In Detroit, A Fight Over Iconic School's Future

The old Cass Tech High School building in Detroit.

The old Cass Tech High School building in Detroit. Sean Doerr for NPR hide caption

itoggle caption Sean Doerr for NPR

The fight over an iconic high school may be coming to a head in Detroit: Cass Technical High School was closed six years ago after a new school was built next-door, but the old building has an impressive roster of alumni who are now trying to save the building even as wrecking crews have begun to do their work.

Cass Tech's architectural style is called industrial gothic. It is eight stories of gray brick, limestone and marble. For 90 years, as many as 4,000 students — ranging from John DeLorean and Ron Carter to Ellen Burstyn and Diana Ross — at a time attended school in the building. One of them was comedian and actress Lily Tomlin.

Tomlin says Cass Tech made a lasting impression on her.

"It was a very special school," she said. "You know, it could have been anything — housing or anything. I don't why they demolish these places to make a parking lot."

From where architect Michael Poris is standing, you can see the new Cass Tech building that opened in 2005. But he fixes his gaze instead on the arches of the old building next-door. School officials never fenced it off or boarded it up, so vandals have had their way with it.

But with the roar of Interstate 75 in the background, Poris says it's still structurally sound and should be redeveloped.

"You could create an art center for artists in Detroit, which we have a lot of," he says.

Cass turned out two Miss USA's and notable scientists, business leaders and musicians too numerous to list. One contemporary is Jack White of the group The White Stripes.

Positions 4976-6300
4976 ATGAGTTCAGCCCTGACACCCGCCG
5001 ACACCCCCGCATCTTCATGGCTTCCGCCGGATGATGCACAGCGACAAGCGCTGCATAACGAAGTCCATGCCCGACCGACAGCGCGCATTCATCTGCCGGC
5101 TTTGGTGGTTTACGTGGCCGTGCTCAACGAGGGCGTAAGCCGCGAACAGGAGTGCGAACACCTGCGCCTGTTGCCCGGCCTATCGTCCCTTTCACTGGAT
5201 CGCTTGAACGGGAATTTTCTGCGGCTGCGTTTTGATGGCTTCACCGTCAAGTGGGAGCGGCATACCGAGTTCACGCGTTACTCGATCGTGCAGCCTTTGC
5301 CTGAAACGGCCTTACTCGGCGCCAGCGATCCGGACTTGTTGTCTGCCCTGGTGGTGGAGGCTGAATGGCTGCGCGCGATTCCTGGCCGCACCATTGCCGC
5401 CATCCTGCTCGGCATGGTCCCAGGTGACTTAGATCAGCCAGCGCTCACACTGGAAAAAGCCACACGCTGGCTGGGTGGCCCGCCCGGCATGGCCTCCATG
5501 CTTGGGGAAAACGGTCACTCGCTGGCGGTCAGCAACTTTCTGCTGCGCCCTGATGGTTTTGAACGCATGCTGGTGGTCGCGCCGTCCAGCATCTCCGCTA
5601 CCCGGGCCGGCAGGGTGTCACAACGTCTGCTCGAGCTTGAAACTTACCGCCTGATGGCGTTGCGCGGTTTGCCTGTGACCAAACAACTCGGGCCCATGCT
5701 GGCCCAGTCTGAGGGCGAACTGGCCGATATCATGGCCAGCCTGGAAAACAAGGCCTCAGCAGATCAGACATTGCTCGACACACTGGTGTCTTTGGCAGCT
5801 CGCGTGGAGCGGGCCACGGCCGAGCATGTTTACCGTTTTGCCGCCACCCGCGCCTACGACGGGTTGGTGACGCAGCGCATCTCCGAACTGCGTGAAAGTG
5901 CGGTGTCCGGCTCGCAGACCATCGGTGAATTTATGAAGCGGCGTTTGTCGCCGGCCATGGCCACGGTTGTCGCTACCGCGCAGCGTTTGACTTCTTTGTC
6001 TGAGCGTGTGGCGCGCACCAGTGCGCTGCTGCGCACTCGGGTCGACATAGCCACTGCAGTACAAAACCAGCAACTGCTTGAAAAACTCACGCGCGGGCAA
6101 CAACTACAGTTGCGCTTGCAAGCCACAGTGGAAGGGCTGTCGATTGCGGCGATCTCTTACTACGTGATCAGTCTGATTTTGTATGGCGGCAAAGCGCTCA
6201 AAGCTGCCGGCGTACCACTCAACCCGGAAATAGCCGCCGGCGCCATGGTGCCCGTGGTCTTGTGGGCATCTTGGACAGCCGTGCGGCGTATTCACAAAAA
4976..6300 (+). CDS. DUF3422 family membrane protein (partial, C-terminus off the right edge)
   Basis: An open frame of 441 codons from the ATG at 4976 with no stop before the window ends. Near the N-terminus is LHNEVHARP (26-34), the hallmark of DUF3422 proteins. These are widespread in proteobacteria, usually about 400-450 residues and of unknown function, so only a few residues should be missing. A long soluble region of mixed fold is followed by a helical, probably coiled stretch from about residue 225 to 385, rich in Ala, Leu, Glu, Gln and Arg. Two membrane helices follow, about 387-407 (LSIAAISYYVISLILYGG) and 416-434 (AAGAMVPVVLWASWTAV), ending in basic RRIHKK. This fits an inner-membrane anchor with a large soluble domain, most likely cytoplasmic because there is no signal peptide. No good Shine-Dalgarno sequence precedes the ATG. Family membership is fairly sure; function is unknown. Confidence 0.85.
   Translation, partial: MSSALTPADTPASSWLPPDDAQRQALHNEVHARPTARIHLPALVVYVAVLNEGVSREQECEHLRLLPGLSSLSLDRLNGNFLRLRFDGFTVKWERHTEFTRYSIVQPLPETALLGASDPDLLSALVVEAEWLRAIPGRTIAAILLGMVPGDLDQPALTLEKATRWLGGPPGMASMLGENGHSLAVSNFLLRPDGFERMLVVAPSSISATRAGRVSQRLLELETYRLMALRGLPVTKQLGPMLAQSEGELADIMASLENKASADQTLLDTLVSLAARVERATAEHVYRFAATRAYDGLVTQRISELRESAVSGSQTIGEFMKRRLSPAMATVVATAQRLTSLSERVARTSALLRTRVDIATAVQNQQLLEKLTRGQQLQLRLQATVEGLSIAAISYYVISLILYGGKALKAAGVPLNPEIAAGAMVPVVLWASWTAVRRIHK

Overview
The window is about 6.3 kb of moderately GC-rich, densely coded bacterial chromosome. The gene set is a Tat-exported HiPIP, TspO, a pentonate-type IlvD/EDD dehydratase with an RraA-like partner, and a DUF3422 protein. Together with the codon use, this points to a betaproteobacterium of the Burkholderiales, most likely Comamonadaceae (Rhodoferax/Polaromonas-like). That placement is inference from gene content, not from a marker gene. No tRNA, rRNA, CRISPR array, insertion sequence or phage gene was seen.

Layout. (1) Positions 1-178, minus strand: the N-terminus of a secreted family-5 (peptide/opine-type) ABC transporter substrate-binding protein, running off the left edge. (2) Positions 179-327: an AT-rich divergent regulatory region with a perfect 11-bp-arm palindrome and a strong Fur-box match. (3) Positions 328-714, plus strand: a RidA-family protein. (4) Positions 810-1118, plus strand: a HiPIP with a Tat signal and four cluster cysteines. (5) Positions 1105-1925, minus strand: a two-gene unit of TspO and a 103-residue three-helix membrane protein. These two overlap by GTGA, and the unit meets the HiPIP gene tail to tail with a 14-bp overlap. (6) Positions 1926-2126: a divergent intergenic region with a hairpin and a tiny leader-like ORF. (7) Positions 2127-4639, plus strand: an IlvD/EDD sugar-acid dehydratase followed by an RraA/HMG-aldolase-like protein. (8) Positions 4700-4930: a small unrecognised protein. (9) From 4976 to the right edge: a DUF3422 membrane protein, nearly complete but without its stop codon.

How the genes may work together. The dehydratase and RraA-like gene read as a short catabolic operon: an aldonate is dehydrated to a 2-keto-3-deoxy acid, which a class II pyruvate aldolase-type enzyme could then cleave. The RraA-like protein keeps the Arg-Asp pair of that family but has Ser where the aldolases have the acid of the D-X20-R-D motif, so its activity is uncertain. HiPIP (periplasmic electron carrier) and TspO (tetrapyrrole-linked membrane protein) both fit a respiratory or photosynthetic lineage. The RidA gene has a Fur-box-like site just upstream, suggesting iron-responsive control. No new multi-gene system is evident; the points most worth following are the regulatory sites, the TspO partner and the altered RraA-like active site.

"I played marimba on one of my albums, and I learned how to play marimba in a class at that school," White says. "They had a marimba there and we were expected to learn a scale on it.

A student plays an instrument in front of the new Cass Tech High School building. i

A student plays an instrument in front of the new Cass Tech High School building. Chris McCarus/NPR hide caption

itoggle caption Chris McCarus/NPR
A student plays an instrument in front of the new Cass Tech High School building.

A student plays an instrument in front of the new Cass Tech High School building.

Chris McCarus/NPR

"Going to school there at age 14 was like all of sudden you were going to Harvard or something. It seemed like you were going to college."

But nostalgia for high school hasn't translated into keeping Cass Tech from the wrecking ball. City officials announced this week that they would close half of the Detroit public schools, in part because of a school budget deficit topping $325 million. But they are still ready to pay at least $3 million to tear down Cass Tech.

Tammy Deane of Detroit Public Schools says administrators just don't want to be responsible for it anymore.

"Cass Tech is a different story because it is right next to an open school with our kids in it," Deane said. "Our kids have to walk past it every day. We've got it constantly being vandalized, constantly being broken into. It's a safety issue."

Ray Litt, who graduated from Cass in 1948, walks over broken glass inside the building. He has been its unofficial caretaker since it was abandoned.

"This whole business of clearing up this eyesore and being concerned about the safety of our students because of the shape of the building is being used as an excuse," he says.

Demolition crews are using generators to help rip out the metals and equipment still left inside. Litt has been trying to rally the 60,000 alumni for money and ideas. There is one developer, though, who appears interested in saving the old Cass Tech.

"You could do a number of things there," says Richard Baron, a native Detroiter now based in St. Louis. "The question is how to pull together enough folks and generate enough interest that the decision to preserve it is the most important thing."

Baron flew to Detroit on Wednesday, prospecting for tenants and trying to raise the $150 million it would take to redevelop Detroit schools' most famous building.

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